How do we fight, how do we conquer? In oppositional models of power, we deploy overwhelming force, to disrupt the structure. The sledgehammer solution. But when the structures of violence are held within coherent social units, the sledgehammer reinforces them. Our attempts to subvert through force alone may perpetuate the issue, manifesting, and empowering, the underlying validation of the action. Put simply, the issue of gang violence, or any disputed social outcome (be that political, organisational, or personal) is held in a complex web of social forces, modes of organisation, doubt, and belief. This is what i have been exploring for the last week, and this is what i conclude today, as we look at the diffusion of power.
In the first of these four pieces, i considered ‘conflict’, the ways that we find solace in opposition, and the deeply contextual nature of our engagement in such. In the second, i considered ‘gangs’ as modes of social organisation, exploring membership, the validation that they provide, the almost inevitability of membership, and the relationship with territory, ritual, and artefact. Yesterday i discussed ‘loci’ of engagement, introducing the notion that we exist in a complex web of defined points, which cumulatively form our ‘known’ space, our zone of comfort, and from which we must be teased, not torn, if we are to effect change.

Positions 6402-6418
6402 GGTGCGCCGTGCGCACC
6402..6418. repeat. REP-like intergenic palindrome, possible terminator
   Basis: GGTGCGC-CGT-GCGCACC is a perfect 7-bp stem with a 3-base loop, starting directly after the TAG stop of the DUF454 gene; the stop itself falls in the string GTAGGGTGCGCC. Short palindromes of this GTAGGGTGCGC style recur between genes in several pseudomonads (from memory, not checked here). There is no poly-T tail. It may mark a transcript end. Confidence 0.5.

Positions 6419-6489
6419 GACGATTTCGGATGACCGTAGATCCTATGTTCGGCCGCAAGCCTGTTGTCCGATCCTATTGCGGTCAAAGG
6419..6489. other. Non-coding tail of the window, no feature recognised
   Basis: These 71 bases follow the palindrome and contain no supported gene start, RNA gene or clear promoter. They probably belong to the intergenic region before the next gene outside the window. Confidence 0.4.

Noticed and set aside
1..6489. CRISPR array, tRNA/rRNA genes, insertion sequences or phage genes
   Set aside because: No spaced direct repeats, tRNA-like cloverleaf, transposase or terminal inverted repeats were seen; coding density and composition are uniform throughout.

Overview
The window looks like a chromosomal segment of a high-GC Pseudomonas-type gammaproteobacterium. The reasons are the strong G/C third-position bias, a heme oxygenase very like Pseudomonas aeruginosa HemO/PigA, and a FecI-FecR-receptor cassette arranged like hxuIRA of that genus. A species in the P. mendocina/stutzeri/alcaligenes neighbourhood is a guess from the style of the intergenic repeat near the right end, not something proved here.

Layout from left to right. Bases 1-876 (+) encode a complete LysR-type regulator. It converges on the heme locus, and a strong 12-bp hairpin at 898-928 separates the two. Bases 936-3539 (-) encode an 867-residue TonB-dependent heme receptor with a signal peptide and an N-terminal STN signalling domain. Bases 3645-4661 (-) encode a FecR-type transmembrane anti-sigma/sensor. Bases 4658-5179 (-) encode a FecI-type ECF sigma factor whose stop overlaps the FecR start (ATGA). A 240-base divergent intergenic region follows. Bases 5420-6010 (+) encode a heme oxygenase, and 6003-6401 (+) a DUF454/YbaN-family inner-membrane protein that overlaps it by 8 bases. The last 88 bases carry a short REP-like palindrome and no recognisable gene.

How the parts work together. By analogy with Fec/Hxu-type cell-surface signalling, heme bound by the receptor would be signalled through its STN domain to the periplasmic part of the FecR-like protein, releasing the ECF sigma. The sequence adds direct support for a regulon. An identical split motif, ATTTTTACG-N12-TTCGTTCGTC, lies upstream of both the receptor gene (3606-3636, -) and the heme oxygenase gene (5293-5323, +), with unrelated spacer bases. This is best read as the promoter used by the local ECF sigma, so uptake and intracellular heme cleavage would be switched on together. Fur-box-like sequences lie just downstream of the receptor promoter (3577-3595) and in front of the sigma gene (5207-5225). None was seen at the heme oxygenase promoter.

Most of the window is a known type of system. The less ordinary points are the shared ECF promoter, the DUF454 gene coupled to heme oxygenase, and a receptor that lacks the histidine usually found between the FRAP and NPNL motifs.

Today, in the final piece, i want to consider the diffusion of power: not how we confront in opposition, but how we diffuse through an understanding of the context, locus, nature, and validation, of the reality that the power is based within. Essentially, to change any aspect of this can allow us to diffuse the power: and to create a more compelling space for engagement, may resolve the underlying problem.
Much of the understanding i have shared so far, throughout these pieces, is an understanding of conflict itself (in this case, the issue of gang violence) more broadly than simply the expression of violence itself. The violence is the totem, the visible manifestation, but it is not the ‘thing’. The ‘thing’ is the underlying context: how does someone get to the point when they thrust the knife, and, more importantly, how do we create the conditions where to do so is unthinkable.
The first step in this may be the hardest, because it is to recognise that any system of conflict is, in certain ways, a stable system, and that we may, ourselves, be part of the power system in play. In this case, gangs sit in opposition to other gangs, in conflict and through the support of different parts of their community, and under a formal system of consequence represented by the police, and judiciary. Every part of this system forms part of the spiders web, the loci of engagement, the structure of power, that produces the result.